Older truckies unimpressed with NSW’s tougher MC licensing laws

older drivers

A 74-year-old truckie has told how he was forced to do three medical exams and a driving test every year after turning 70, because he lived in NSW.

Nick Tetley, who is originally from Nowra, about 160km south of Sydney, has since moved to Tasmania – and said life is a lot easier for older drivers over there.

“I’ve had no problems at all since I moved to Tassie,” said Nick Tetley, one of a growing number of truckies voicing their disapproval to NSW’s tougher laws around MC licence renewals for over-70s.

“I still have to do a medical every year [in Tasmania] for being over 60, and for basic fatigue management, but I don’t have to do a driving test.

“NSW is much more stringent compared to other states when it comes to rules for older drivers, and I don’t think it’s fair.”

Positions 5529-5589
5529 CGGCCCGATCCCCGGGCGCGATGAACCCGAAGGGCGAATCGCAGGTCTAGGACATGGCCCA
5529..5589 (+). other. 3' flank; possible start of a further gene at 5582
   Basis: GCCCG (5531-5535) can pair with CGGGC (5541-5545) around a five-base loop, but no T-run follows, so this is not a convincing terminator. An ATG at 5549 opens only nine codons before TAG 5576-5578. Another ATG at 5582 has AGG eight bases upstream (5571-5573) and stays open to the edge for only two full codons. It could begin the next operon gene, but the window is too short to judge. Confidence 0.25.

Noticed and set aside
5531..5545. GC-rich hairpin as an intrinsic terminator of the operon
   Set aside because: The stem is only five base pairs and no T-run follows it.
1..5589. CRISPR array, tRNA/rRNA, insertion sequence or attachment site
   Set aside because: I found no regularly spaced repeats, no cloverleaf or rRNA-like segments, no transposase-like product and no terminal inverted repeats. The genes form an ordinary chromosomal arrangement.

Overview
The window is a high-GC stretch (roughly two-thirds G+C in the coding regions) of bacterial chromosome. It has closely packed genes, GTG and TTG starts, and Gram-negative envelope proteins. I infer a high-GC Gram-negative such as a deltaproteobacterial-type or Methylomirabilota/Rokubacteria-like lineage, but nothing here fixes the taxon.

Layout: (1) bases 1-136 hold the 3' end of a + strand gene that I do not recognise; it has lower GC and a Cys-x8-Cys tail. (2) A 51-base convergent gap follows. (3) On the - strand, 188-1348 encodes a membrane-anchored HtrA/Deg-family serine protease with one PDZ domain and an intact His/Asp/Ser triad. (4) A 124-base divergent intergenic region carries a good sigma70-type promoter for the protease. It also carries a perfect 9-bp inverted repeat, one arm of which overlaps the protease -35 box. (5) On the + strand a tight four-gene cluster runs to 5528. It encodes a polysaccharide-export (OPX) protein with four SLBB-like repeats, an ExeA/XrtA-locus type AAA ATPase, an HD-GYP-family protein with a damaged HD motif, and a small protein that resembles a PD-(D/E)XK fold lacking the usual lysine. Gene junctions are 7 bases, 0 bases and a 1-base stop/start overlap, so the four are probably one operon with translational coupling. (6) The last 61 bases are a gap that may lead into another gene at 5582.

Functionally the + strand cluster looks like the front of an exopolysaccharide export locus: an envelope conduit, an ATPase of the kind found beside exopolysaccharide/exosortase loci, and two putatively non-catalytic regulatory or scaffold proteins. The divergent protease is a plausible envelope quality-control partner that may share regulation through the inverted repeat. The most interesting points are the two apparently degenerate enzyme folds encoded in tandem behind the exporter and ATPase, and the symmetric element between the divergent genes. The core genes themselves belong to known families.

Tetley suffered a minor heart attack five years ago, which was why he was made to undergo a third medical exam every year when he lived in NSW, but his health has bounced back and his driving has been unaffected.

What annoyed him most was the expense involved.

“I had to pay for everything. Three medicals, which were about $180 each, and the driving test which would probably cost me $1500.  You can’t claim that on tax and Medicare doesn’t cover it.”

On a practical level, it was also extremely difficult for Tetley – who has been on the road for 56 years –  to arrange his MC driving test.

He had to supply his own truck, and marry up his schedule with a qualified assessor who didn’t work on the only day Tetley was available.